Five Things a Change Leader Must Talk About

Five things a change leader must talk about

A change leader has two very clear spheres of responsibility. The first, and most visible, is the onus to get organisational change up-and-running and then see its expected outcomes met through employing project management skills. The second is as a people manager.

Many a change leader has neglected this second responsibility, placing most efforts on the first. This is a natural consequence of the tangible nature of organisational change ­– if a project fails everyone knows, but few will see inadequacies in people management skills. Yet failing to recognise the importance of people management in the change management context is a major reason for failure to meet the goals of change.

When it comes to change management, people management and project management are inextricably linked.

Don’t fail your organisation: a change leader must manage their people

Communication is the greatest tool we have as human beings, and the most potent of management tools, too. A change leader who neglects to speak to their people is planning for the failure of organisational change.

People are naturally inquisitive, and when they are left with indecisiveness and uncertainty they will soon draw their own conclusions. This leads to the rumour mill turning, scaremongering coming to the fore, and a resistant workforce.

People also want to know that they matter in the process of change, and that they are viewed as important to the organisation. They want to know their concerns are understood and listened to, and that they have a future.

A change leader needs to communicate with their people, answering all these ‘wants’. When you communicate effectively, your people will help drive organisational change to success. Here are five things you must talk about if you want to be an effective change leader:

1 Tell people what you and the organisation expects from change

Just because you know expected outcomes and the change path, don’t expect your people to. Be explicit when talking about the organisational change: discuss timings, individual and group involvement, and the targets set. People work better when they understand the project: it is the job of the change leader to ensure this understanding exists.

2 Ask people how they are progressing through the organisational change

People need to be checked on to make sure they are doing what they are meant to be doing. More important than this is the need to ensure they have the opportunity to ask questions, raise concerns, and receive guidance. Schedule regular team meetings and one-to-ones that will ensure this happens.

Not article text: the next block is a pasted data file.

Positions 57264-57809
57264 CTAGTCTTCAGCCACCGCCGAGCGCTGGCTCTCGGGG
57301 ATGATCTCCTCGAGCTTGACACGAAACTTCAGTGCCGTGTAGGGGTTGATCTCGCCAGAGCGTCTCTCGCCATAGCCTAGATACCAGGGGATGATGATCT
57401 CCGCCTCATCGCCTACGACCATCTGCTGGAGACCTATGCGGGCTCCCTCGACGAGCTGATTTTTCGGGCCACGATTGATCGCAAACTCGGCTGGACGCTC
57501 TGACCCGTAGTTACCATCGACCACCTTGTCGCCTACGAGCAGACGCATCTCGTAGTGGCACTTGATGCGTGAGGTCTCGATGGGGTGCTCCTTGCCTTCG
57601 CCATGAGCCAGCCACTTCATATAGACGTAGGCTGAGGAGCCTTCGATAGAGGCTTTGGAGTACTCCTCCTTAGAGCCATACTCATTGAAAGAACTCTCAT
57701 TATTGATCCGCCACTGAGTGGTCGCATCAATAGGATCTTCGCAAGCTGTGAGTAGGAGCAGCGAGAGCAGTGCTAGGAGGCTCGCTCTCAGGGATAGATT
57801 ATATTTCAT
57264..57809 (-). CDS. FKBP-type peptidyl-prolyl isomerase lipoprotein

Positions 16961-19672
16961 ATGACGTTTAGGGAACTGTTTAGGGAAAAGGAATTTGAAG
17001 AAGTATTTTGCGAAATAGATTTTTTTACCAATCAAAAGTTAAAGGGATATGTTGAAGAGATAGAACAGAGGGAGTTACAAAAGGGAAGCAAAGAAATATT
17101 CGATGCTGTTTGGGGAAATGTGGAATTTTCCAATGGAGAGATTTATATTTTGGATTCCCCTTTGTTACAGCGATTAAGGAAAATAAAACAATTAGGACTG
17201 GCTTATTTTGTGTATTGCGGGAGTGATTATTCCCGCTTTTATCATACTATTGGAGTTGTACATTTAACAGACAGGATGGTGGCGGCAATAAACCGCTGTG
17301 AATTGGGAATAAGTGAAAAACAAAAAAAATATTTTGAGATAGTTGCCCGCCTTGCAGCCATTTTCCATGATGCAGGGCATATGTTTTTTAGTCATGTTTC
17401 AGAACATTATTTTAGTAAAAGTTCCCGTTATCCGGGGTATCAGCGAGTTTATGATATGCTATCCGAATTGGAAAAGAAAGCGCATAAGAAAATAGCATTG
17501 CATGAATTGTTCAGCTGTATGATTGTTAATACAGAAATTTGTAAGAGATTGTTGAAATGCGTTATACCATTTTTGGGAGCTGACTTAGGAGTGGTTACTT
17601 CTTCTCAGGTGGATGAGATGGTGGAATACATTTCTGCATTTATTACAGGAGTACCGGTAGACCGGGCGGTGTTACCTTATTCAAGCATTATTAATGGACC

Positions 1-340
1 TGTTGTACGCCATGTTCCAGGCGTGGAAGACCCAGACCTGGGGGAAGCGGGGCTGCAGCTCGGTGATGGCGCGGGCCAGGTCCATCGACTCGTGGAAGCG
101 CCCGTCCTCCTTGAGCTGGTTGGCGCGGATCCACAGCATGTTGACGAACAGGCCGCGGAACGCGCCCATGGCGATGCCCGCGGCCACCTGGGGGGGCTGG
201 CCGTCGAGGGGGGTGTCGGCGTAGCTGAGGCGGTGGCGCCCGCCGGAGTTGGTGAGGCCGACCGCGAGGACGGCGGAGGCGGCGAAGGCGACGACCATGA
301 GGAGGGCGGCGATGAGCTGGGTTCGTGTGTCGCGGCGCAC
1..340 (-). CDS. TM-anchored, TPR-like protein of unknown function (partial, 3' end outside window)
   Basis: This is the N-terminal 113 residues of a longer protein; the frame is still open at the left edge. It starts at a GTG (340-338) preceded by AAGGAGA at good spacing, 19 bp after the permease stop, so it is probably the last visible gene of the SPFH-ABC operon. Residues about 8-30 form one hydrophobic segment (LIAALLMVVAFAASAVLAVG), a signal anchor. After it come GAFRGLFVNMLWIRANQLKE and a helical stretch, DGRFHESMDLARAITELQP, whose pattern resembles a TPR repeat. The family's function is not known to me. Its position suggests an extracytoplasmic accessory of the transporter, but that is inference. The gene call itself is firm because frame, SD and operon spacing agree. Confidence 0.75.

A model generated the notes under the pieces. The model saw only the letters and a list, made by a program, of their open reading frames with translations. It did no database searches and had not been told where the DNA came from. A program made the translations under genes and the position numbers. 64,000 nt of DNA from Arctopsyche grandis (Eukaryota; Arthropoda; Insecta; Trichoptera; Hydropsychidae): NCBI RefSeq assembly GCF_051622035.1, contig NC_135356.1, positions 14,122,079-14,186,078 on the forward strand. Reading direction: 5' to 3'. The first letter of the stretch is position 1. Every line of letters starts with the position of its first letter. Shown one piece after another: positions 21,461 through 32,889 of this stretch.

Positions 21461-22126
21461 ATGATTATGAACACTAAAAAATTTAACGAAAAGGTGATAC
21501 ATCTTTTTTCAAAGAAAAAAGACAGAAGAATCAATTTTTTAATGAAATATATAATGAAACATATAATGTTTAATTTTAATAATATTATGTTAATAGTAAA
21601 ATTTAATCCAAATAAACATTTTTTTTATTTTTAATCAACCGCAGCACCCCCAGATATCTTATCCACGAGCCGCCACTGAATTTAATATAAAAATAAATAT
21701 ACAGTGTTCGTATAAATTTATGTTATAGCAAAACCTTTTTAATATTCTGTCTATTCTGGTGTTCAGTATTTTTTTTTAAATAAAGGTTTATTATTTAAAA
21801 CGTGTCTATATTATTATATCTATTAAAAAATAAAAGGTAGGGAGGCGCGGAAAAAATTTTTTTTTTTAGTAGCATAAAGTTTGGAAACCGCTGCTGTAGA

3 Be interested in your people’s outside lives

Ask people about their weekends, their families, and what they do to enjoy themselves outside of the working day. Be interested in them and they cease to believe the organisation sees them as no more than a number. Whatever business you are in, remember that first and foremost it is a people business.

4 Find out about people’s aspirations on the road to effective change

As a change leader, you’ll understand that organisational change will create opportunity for employees. But does this opportunity match their aspirations? Ask about people’s hopes for progress and promotion, and begin to discover their true potential. Fail to do this and you’ll find yourself surrounded by a workplace full of lethargic employees.

5 Say “thank you”

Give praise where praise is due. Tell people when they have done well, and help them feel valued. Recognise contributions and when people have gone the extra yard. People who feel appreciated for the effort they put in become champions for change.

Yahoo’s CEO gets it right

When Marissa Mayer took the helm at Yahoo, the company had stagnated. Its shares had fallen from over $40 in 2005 to less than $15 at the end of 2008 and languished around this level until Mayer became CEO in July 2012. Customers were drifting away, employees were disgruntled, and investors were selling.

Mayer has produced an all-round improvement at Yahoo. Earnings have moved forward, and shares are now trading at over $45. Employees are engaged and once more believe in the organisation and their place in it.

Mayer has proved an incredible talent manager. She made people excited at Yahoo again. In 2013 she instigated a program of employee focussed initiatives: more than 550 in all, with the aim of boosting morale. She has introduced programs that get people engaged and empower them with a real say in product design. Her real gift to Yahoo is not a trebled share price and rising earnings: it is a roll-call of employees who feel valued and happy that the organisation is a place where they can grow in their professional lives.

Search no further than Yahoo for the secret to effective organisational change

If you want to make effective organisational change, you need search no further than Yahoo. Take a leaf out of Marissa Mayer’s book and communicate with your people at every opportunity. Believe in them, and they will believe in you.

CTA Change Management

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